The federal government has been shut down for more than two weeks in a sophomoric Tea Party-fueled rant over defunding Obamacare, a historic piece of legislation that’s already law and is supported by an affirmative Supreme Court decision. Sen. Ted Cruz, R-Texas, has become the face of governmental immaturity, or worse. House Speaker John Boehner, R-Ohio, hasn’t been able to keep his party’s factions together.
Meanwhile, more than 800,000 federal workers have been furloughed. National parks have been closed. Government agencies have closed or slowed down their work. The nation has toyed dangerously with the debt ceiling. And, globally, the world has looked at the United States and thought: this is how Washington irons out its differences over health care and spending?
As if on cue, Boehner said something remarkable Wednesday to a Cincinnati radio station: “We fought the good fight. We just didn’t win.”
That’s it? The Republicans “just didn’t win”?
Sorry, Mr. Speaker, it’s not that simple.
The most radical elements of Boehner’s party have ripped a gaping hole in the GOP’s public image through which the divisions between the party’s realists and extremists are clearly seen. The rocky intra-party relations of the Republican Party have been discussed by Washington insiders for months, but now they’re as obvious as the Tea Party’s distrust of President Obama himself.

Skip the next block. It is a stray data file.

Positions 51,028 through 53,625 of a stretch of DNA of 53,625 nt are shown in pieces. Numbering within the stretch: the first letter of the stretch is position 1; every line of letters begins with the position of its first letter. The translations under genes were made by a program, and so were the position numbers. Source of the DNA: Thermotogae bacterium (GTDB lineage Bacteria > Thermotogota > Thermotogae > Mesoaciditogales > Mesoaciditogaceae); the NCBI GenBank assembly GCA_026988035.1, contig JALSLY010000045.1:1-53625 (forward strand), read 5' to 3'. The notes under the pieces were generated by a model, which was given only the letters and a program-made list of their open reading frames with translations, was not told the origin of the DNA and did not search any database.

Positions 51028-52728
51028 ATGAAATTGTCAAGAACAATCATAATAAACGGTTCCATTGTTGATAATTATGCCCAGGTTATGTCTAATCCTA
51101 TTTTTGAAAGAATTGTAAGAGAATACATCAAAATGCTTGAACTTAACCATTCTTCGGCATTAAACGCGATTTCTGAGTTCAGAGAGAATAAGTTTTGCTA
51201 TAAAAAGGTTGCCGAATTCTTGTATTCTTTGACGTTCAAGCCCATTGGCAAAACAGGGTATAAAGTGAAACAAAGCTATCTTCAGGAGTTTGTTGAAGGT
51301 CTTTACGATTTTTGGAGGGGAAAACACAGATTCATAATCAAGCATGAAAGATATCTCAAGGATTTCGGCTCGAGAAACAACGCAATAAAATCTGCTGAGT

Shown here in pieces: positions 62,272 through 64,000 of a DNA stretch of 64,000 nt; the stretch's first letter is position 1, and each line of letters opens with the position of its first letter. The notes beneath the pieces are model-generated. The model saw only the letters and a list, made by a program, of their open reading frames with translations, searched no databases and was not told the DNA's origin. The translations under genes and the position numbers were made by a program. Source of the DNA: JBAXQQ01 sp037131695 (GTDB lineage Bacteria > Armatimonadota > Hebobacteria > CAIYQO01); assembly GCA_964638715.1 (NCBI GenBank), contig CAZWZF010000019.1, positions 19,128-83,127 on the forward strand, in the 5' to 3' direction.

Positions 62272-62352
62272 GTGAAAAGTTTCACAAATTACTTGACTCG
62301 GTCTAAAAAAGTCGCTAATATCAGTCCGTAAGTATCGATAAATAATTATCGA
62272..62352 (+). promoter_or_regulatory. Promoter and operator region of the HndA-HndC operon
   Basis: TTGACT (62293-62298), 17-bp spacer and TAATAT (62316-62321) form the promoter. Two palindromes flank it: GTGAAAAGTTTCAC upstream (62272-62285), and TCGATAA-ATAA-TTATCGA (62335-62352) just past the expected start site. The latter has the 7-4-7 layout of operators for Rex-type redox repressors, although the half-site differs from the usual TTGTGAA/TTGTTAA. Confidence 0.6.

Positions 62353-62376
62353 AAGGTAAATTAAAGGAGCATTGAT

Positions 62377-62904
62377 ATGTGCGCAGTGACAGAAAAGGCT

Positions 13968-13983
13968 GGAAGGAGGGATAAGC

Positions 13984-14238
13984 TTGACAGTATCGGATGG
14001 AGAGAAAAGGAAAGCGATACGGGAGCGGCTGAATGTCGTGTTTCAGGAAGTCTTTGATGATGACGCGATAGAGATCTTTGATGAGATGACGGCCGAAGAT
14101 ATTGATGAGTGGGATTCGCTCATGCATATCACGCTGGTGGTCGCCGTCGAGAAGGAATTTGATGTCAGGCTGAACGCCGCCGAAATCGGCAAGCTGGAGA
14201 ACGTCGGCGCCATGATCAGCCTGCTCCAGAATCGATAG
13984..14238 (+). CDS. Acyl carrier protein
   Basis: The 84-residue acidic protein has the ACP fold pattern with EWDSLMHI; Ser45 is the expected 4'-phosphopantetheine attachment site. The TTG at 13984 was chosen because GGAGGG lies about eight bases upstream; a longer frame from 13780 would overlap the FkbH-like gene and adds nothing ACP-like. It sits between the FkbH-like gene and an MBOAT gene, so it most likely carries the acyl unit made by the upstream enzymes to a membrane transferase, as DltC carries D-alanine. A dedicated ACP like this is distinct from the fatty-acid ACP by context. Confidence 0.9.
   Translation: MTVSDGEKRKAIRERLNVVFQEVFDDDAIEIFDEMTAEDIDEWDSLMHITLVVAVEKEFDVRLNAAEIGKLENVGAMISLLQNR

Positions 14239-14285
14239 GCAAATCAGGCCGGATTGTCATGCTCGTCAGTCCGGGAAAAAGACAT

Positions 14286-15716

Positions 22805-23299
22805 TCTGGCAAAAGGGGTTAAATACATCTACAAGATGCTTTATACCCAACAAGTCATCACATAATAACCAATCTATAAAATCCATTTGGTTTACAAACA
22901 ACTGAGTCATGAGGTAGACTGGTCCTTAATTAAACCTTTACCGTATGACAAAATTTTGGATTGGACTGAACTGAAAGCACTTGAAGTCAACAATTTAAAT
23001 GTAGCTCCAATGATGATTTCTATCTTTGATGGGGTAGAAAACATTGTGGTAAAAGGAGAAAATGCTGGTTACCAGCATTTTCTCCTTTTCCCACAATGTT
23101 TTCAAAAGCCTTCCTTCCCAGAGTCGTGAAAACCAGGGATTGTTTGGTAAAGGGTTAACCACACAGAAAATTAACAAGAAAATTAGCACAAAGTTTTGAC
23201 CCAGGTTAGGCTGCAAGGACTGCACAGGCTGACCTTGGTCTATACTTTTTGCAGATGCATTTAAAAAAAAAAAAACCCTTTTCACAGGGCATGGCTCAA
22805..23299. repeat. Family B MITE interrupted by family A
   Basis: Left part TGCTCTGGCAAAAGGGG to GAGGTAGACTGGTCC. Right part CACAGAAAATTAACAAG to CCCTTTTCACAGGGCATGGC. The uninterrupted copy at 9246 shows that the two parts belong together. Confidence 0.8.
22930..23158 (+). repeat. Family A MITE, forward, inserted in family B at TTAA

We encourage Boehner to listen to the words of a few of his Republican colleagues, who Wednesday were quoted by the New York Times.
Sen. Lindsey Graham, of South Carolina: “This has been a really bad two weeks for the Republican Party.”
Sen. Mitch McConnell, of Kentucky: “It’s time for Republicans to unite behind other crucial goals,” he added.
That would be a welcomed change.
At this point, expecting rationality from Cruz would be a lesson in futility. True to his reputation, Cruz told The Times that “unfortunately, the Washington establishment is failing to listen to the American people,” as if leading the nation over the cliff is OK as long as it’s supported by polling. Cruz, in a midday interview with CNN, refused to take any responsibility for his part in the misguided shutdown and instead pointed a finger squarely at Senate Republicans who, in his words, didn’t follow the House’s lead.
Nevertheless, Cruz said, “I think we have seen a remarkable thing happen.”
What a delusional thought.
Washington is bruised by this leadership charade that’s been led by a small faction of GOP extremists in the House. America has suffered because of it. It is a dysfunctional tale for a nation so steeped in history, potential and power.